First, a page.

COOPERATIVE EFFORTS. Support is available for projects proposed by national, regional and state organizations whose primary concern is preservation. Cooperative preservation programs launched by multi-purpose organizations such as library networks, archival or library consortia, and professional organizations are also funded. Support is available in the following areas.

a. Sustained programs to train preservation administrators/educators are supported. Applications are accepted from the organizations that mount such programs, rather than from individuals seeking training. Support for training permanent staff of research institutions is addressed below. While some hand-on training is integral to preservation education, programs that focus exclusively on hands-on techniques are not eligible for support.

b. Workshops, both basic and advanced, in preservation administration and techniques for personnel of research institutions and other appropriate individuals are supported. Applications are accepted from the organizations planning and staffing a series of workshops to be offered to a national, regional, or professional audience. It is expected that applicants will take advantage of useful existing curricula as much as possible to avoid costly repetition of effort.

c. Survey/information programs. Organizations offering preservation services to members or constituents may seek Office support for survey programs which analyze the preservation needs of individual collections or institutions and recommend action. Such programs typically also provide preservation information and disaster assistance. Applications for staffing and related expenses are accepted from the organization sponsoring the program.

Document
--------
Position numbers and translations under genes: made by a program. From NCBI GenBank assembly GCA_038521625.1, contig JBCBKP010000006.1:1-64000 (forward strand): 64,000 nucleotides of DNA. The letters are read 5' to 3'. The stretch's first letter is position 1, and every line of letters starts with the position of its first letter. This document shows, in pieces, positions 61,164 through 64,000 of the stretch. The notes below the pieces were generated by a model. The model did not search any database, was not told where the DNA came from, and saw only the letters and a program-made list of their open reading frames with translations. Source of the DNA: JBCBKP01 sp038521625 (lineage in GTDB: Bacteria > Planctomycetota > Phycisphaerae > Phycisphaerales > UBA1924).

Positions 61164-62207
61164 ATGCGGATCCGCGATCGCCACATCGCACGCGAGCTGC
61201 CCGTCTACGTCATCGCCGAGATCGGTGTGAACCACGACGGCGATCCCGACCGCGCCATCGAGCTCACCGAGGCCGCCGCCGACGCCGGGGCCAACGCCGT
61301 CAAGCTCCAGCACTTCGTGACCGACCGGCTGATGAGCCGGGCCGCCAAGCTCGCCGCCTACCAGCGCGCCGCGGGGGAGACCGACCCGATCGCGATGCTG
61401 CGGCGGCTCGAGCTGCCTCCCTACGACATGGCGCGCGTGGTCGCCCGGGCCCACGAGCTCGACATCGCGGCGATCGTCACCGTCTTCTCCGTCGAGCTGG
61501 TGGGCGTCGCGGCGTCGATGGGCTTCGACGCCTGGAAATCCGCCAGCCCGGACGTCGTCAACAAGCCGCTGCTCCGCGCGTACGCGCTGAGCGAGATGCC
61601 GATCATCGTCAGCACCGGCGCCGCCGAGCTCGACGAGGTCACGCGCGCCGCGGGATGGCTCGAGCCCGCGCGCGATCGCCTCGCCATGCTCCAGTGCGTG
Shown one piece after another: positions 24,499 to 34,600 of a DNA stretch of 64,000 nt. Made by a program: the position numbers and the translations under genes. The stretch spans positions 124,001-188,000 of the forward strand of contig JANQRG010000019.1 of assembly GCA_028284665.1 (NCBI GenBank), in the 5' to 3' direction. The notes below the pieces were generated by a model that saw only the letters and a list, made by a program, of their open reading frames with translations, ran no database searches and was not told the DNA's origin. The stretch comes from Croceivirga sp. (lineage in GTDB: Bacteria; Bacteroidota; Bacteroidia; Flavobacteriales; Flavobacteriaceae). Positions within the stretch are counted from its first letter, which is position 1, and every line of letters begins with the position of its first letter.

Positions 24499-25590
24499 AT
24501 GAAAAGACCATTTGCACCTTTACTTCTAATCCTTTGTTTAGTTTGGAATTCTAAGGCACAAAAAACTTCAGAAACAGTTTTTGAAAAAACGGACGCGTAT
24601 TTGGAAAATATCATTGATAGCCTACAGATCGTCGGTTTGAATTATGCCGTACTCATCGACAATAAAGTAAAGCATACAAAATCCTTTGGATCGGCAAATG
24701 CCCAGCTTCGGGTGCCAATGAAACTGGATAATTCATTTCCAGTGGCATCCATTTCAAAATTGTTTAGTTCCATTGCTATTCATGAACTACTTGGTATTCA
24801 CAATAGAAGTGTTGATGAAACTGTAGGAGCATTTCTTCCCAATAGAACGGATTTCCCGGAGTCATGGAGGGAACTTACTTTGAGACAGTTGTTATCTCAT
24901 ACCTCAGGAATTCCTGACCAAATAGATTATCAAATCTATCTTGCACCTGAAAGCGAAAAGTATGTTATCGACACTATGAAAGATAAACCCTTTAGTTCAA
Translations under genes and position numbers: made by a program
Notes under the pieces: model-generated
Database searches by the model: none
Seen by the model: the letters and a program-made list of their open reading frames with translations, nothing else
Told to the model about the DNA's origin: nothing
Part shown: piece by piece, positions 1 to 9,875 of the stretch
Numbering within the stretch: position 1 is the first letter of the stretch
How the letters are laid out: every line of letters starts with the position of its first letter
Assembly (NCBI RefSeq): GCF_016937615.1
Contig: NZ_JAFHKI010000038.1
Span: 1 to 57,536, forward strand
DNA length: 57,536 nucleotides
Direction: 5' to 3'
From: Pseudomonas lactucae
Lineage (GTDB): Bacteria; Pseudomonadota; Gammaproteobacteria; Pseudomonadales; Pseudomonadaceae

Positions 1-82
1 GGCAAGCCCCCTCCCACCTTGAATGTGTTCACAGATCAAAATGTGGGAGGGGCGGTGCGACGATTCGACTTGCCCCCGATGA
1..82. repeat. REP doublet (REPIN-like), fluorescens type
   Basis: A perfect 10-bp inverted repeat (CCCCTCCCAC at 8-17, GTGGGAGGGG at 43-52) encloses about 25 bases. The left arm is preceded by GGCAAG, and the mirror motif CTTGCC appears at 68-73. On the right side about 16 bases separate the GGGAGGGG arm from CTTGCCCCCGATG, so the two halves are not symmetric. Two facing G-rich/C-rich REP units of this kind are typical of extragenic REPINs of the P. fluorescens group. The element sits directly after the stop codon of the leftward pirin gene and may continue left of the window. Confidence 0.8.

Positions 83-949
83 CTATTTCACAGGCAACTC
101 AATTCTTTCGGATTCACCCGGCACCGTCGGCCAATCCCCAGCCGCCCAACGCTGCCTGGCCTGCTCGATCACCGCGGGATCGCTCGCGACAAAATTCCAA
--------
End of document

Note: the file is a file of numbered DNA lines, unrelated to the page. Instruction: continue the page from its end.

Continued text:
INFORMATIONAL MATERIALS. Grants are made for the preparation and dissemination of preservation information in various formats, including guides to preservation techniques (via print, videotape, or slide/tape presentations), as well as demonstration kits, bibliographies, and newsletters. Applicants are expected to show that the information and the form in which it is presented does not duplicate other efforts.

INSTITUTIONAL PRESERVATION NEEDS. Single research institutions or geographically contiguous institutions seeking to build a log-term capacity to deal with preservation problems can be supported. Funding in the form of salary support is available for the training of a permanent staff member as a preservation administrator/educator for a single institution or group of institutions. The purchase of equipment for reformatting or mass deacidification is also eligible for support. Applicants are expected to demonstrate that the institution(s) to be served holds significant collections in the humanities, and that federal support will be instrumental in implementing a log-term preservation program. Other Institutional needs such as workshops, planning programs, or collection surveys should be directed to the preservation organizations, networks, consortia, or professional organizations which sponsor such activities.

RESEARCH AND DEVELOPMENT. Grants are made for the testing and development of products and processes deemed vital for preservation needs. Federal funding is limited to instances where the development of a needed product or process is not financially attractive to the private sector, or when testing/evaluation or a preservation process demands an objectivity that cannot be achieved by private funding. Appropriate testing sites should be chosen.

"By law, the term humanities includes, but is not limited to, the study of history; philosophy; languages; linguistics; Literature; archaeology; jurisprudence; the history, theory and criticism of the arts; ethics; comparative religion; and those aspects of the social sciences that employ historical or philosophical approaches." --from an October 1984 book of NEH guidelines.